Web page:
The allocation of public health services is no guessing game. The government relies on vast datasets – and the analysts who can identify patterns within them – to understand the health of our population and where services are most needed.
In this episode, David is joined by Professor Suzanne Robinson, from Curtin University’s School of Public Health, and Professor Andrew Rohl, from the Curtin Institute for Computation, to discuss health economics in the digital age.
- How do the worlds of economics, health and supercomputing combine to make us healthier? [0.30]
- How do health authorities get their data and how do they keep it private? [1.33]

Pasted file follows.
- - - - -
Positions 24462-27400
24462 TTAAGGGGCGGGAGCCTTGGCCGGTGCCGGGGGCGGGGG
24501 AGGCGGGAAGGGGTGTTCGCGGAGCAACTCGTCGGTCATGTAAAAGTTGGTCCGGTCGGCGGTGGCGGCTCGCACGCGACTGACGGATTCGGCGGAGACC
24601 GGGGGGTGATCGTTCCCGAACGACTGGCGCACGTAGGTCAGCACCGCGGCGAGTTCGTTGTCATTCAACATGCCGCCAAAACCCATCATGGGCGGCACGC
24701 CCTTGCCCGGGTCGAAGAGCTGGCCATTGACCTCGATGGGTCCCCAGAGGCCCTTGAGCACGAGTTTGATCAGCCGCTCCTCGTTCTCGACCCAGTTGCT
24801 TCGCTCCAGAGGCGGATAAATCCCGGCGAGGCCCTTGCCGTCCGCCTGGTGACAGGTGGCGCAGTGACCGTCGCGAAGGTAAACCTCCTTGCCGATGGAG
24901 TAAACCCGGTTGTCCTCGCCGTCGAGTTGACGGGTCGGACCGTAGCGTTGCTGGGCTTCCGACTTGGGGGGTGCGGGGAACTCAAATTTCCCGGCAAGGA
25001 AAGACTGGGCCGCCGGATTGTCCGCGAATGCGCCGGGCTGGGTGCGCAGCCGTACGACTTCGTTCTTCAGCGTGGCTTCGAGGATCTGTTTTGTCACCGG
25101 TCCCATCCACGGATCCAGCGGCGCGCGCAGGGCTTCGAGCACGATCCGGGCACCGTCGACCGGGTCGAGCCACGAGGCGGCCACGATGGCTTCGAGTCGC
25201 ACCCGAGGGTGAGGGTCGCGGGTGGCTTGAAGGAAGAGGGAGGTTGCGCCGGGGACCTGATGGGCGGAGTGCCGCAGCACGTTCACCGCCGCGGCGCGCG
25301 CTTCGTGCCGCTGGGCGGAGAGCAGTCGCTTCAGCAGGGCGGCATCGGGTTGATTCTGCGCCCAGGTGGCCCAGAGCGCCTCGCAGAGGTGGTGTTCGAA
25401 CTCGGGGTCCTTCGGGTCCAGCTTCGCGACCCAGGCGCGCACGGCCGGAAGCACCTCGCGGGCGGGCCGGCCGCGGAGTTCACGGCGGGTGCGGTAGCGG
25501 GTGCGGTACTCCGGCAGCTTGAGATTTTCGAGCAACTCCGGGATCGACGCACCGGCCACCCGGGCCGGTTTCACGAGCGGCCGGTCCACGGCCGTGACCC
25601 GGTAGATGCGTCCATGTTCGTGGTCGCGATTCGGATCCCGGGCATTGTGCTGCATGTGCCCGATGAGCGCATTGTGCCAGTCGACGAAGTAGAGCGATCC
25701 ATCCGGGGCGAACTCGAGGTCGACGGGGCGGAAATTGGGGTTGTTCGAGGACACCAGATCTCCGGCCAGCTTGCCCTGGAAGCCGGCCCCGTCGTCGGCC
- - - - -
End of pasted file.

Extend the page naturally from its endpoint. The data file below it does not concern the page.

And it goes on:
- What sort of information are we learning from big data that we didn’t know before? [4.03]
- How do computers find patterns? [8.06]
- How is machine learning applied in a health context? [10.07]
- What are we learning about our health from the data that’s been gathered? [13.43]
- Are we any closer to learning why Indigenous Australians and those in regional areas have poorer health outcomes? [14.41]
- What’s next with health data analytics? [16.15]
- What impact will the changes to My Health Record have? [20.08]
- Curtin News: Data mining to combat chronic kidney disease
- The Conversation: Youngest in class twice as likely to take ADHD medication
- Curtin University Health Research and Data Analytics Hub
Got any questions, or suggestions for future topics?
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Music: OKAY by 13ounce Creative Commons — Attribution-ShareAlike 3.0 Unported — CC BY-SA 3.0 Music promoted by Audio Library
You can read the full transcript for the episode here.